The important thing to keep remembering is, "Healthy/happy mother is the best chance for a healthy/happy baby." Also, there is a bit of a risk for perinatal depression as well as postpartum depression (perinatal occurs during the pregnancy). I experienced a pretty nasty bout of perinatal depression during my first trimester but have had a very calm and emotionally positive second trimester. "Forwarned is forearmed" is my motto. We rallied our families and friends, shared what we had learned about the possibilities that we would need some special support throughout this time, and everyone has been wonderful.

Many women who need to take Zoloft during their first two trimesters will reduce the dose during the third in order to reduce the effect of withdrawal on the newborn, but if they cannot, the withdrawal effect was described to me as being relatively short because of the half-life of the meds (48 hours I think). So, not all women can reduce their dosage. They also have longitudinal studies on older children whose mothers took Zoloft during pregnancy and can find no ill effects on these children related to the Zoloft. (I am not a doctor nor do I play one on TV!)

I would consult a specialist. My OB/GYN, meds doc and even my general practitioner were very pleased with the quality of information that I received from Dr. Miller and they all wrote down the contact information for the PDP. I consider them to be top-notch doctors, but they didn't have the detailed information that a specialist would.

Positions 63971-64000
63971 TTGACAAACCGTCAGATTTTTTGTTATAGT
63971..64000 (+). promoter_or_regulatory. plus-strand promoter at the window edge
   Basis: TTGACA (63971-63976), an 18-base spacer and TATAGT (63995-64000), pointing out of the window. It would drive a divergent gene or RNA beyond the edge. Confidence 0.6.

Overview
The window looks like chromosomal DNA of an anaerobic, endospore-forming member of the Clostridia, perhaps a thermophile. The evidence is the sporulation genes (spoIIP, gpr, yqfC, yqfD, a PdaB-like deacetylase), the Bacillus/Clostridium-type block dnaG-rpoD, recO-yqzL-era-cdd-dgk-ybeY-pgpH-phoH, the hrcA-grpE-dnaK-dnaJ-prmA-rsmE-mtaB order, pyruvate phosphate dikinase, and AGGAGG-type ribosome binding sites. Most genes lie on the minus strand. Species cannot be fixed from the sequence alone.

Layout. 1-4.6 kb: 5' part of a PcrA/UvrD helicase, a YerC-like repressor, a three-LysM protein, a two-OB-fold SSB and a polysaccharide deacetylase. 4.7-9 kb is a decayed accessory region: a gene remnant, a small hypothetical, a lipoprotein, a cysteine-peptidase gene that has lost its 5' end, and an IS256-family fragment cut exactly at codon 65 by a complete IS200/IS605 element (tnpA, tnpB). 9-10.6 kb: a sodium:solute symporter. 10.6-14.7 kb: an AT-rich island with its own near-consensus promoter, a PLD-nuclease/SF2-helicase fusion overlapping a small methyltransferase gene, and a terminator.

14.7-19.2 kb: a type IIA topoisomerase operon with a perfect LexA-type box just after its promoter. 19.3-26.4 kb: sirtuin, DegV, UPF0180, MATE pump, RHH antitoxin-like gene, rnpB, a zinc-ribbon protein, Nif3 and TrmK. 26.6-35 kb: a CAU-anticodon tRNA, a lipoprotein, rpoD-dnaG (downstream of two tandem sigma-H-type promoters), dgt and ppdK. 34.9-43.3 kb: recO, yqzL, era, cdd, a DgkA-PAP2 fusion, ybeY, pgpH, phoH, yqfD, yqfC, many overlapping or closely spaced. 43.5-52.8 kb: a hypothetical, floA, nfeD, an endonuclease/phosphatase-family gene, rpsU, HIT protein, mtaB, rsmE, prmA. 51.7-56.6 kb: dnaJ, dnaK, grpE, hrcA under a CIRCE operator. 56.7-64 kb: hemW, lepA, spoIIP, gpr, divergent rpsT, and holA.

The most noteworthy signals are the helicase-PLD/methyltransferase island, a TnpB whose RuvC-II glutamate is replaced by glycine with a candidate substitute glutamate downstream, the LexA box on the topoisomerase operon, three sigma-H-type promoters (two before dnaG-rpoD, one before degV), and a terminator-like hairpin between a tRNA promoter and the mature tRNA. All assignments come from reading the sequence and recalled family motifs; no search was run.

posted by jeanmari at 9:18 AM on August 26, 2005

I was prescribed zoloft for PPD and OCD after my first child was born. I made the decision to stop taking it before trying to get pregnant again, as pregnancy hormones tend to make me emotional, but happy for the most part. And the OCD is pretty manageable as long as I'm not going through a depression at the same time. Obviously, ymmv.

I started taking it again a few months after he was born.
posted by whatnot at 9:28 AM on August 26, 2005

Have you seen Dooce? Reading her archives could be helpful.
posted by Lotto at 10:08 AM on August 26, 2005

Jeanmari, thank you for posting the link to the UIC program. It's exactly what I've been looking for when thinking about trying to get pregnant within the next year or so.
posted by sugarfish at 4:30 PM on August 26, 2005

A dead mother isn't any good for the baby, so I have to side with staying on medication.

Get a second opinion. Look into changing the dose or switching to a different medicine. You're playing with fire though, so be vigilant with any change. Trust a doctor over what us yahoos say here.
posted by fleener at 10:25 PM on August 26, 2005